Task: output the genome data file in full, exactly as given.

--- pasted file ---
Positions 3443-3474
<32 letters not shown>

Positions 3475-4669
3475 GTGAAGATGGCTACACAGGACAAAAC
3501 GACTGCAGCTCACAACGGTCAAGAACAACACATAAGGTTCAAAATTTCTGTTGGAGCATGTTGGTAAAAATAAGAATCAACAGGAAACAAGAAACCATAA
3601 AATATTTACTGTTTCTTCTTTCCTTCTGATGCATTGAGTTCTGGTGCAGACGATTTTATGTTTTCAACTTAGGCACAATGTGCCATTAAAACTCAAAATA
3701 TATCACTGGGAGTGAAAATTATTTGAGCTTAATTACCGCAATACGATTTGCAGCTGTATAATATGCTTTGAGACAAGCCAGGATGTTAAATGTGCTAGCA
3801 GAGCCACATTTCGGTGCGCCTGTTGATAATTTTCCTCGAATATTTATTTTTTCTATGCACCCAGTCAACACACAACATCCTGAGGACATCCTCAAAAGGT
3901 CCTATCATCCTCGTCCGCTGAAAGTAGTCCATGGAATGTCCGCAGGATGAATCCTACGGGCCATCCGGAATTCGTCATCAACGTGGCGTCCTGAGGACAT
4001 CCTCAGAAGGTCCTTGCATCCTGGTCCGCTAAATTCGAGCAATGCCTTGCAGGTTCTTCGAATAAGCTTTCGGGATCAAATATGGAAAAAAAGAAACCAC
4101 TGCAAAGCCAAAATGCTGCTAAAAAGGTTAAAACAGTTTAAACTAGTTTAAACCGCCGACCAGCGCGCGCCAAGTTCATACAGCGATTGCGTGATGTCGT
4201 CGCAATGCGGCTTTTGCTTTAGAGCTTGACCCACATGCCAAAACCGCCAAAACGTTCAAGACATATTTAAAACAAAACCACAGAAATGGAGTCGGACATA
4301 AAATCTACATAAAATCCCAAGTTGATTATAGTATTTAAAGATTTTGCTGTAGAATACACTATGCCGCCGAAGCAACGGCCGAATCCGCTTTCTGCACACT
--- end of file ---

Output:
Positions 3443-3474
<32 letters not shown>

Positions 3475-4669
3475 GTGAAGATGGCTACACAGGACAAAAC
3501 GACTGCAGCTCACAACGGTCAAGAACAACACATAAGGTTCAAAATTTCTGTTGGAGCATGTTGGTAAAAATAAGAATCAACAGGAAACAAGAAACCATAA
3601 AATATTTACTGTTTCTTCTTTCCTTCTGATGCATTGAGTTCTGGTGCAGACGATTTTATGTTTTCAACTTAGGCACAATGTGCCATTAAAACTCAAAATA
3701 TATCACTGGGAGTGAAAATTATTTGAGCTTAATTACCGCAATACGATTTGCAGCTGTATAATATGCTTTGAGACAAGCCAGGATGTTAAATGTGCTAGCA
3801 GAGCCACATTTCGGTGCGCCTGTTGATAATTTTCCTCGAATATTTATTTTTTCTATGCACCCAGTCAACACACAACATCCTGAGGACATCCTCAAAAGGT
3901 CCTATCATCCTCGTCCGCTGAAAGTAGTCCATGGAATGTCCGCAGGATGAATCCTACGGGCCATCCGGAATTCGTCATCAACGTGGCGTCCTGAGGACAT
4001 CCTCAGAAGGTCCTTGCATCCTGGTCCGCTAAATTCGAGCAATGCCTTGCAGGTTCTTCGAATAAGCTTTCGGGATCAAATATGGAAAAAAAGAAACCAC
4101 TGCAAAGCCAAAATGCTGCTAAAAAGGTTAAAACAGTTTAAACTAGTTTAAACCGCCGACCAGCGCGCGCCAAGTTCATACAGCGATTGCGTGATGTCGT
4201 CGCAATGCGGCTTTTGCTTTAGAGCTTGACCCACATGCCAAAACCGCCAAAACGTTCAAGACATATTTAAAACAAAACCACAGAAATGGAGTCGGACATA
4301 AAATCTACATAAAATCCCAAGTTGATTATAGTATTTAAAGATTTTGCTGTAGAATACACTATGCCGCCGAAGCAACGGCCGAATCCGCTTTCTGCACACT